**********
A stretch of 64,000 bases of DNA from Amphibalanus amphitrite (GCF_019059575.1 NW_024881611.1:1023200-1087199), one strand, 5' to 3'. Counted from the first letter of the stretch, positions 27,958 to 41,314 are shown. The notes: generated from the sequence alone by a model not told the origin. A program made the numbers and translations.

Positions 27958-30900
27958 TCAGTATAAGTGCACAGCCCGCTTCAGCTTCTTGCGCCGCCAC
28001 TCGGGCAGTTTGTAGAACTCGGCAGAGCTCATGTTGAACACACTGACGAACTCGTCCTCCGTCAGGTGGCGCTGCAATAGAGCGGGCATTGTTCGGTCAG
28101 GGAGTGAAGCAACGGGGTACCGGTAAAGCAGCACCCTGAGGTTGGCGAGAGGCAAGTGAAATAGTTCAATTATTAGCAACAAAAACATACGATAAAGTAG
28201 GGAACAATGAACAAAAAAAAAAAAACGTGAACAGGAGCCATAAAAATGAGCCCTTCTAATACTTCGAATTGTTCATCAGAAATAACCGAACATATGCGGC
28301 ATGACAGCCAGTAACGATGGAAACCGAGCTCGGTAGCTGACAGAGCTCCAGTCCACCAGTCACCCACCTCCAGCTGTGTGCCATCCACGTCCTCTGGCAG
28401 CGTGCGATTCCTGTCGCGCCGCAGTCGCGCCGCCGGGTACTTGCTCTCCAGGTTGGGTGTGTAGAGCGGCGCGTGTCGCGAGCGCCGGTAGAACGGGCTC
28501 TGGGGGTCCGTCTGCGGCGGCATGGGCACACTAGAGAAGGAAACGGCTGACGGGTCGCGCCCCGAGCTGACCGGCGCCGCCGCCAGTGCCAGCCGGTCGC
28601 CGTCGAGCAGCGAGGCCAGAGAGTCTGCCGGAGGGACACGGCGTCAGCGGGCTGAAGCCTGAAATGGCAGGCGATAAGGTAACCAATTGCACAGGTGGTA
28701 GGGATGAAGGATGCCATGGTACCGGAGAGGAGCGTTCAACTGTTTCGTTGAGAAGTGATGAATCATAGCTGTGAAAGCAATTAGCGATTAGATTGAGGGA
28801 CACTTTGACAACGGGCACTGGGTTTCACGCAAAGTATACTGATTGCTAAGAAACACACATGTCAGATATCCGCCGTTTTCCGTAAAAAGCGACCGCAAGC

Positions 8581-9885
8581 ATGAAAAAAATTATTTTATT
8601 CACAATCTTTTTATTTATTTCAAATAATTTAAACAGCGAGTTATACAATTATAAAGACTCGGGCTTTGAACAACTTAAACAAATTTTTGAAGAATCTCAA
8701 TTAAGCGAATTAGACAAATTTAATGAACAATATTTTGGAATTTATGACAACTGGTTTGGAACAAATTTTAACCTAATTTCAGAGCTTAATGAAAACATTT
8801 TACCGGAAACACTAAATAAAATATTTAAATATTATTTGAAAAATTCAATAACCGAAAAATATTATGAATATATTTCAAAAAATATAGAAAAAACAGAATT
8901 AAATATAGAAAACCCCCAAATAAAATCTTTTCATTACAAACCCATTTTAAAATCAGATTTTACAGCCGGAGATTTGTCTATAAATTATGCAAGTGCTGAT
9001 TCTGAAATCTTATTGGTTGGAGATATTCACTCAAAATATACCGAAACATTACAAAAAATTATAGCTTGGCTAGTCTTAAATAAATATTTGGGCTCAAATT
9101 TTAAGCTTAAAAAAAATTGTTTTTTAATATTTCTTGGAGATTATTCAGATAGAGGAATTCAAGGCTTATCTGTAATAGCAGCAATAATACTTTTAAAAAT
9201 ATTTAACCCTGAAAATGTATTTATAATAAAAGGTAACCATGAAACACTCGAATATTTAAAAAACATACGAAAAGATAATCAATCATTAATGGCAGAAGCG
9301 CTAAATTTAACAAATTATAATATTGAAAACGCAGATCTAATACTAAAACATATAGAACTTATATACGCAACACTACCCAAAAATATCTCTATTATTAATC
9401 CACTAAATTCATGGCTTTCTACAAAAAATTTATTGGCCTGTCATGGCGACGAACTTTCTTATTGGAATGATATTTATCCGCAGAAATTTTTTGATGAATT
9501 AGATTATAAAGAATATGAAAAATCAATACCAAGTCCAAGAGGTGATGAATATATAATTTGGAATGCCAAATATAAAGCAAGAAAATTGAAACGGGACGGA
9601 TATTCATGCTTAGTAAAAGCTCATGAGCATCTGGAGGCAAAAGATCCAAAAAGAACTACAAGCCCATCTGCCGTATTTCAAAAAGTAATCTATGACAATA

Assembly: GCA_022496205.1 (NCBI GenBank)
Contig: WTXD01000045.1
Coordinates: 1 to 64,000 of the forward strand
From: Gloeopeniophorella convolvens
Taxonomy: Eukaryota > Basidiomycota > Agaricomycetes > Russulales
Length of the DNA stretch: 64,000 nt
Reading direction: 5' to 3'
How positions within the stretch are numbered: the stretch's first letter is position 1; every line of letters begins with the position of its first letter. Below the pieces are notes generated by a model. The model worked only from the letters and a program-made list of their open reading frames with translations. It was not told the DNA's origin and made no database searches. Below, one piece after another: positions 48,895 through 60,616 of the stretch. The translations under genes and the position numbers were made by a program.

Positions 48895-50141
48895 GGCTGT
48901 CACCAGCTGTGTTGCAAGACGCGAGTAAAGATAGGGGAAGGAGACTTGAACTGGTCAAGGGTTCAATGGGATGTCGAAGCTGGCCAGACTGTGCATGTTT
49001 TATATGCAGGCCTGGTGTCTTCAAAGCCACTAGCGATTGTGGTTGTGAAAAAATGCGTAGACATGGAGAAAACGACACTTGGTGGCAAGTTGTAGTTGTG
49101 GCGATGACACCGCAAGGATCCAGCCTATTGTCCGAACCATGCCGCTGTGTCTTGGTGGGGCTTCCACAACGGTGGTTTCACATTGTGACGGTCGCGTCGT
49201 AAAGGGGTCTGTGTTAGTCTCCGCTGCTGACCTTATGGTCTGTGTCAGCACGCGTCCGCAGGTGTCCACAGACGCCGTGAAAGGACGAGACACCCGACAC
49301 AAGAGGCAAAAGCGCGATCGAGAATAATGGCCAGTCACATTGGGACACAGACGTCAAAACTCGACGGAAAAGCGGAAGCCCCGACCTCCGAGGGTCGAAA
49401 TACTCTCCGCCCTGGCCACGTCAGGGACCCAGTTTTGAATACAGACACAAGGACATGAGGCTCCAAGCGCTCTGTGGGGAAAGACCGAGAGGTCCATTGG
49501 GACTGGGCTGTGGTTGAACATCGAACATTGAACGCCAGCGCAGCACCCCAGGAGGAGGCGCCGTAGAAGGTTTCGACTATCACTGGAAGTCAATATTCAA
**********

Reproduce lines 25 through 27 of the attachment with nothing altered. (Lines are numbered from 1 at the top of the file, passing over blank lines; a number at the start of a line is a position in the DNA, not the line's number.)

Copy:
9601 TATTCATGCTTAGTAAAAGCTCATGAGCATCTGGAGGCAAAAGATCCAAAAAGAACTACAAGCCCATCTGCCGTATTTCAAAAAGTAATCTATGACAATA

Assembly: GCA_022496205.1 (NCBI GenBank)
Contig: WTXD01000045.1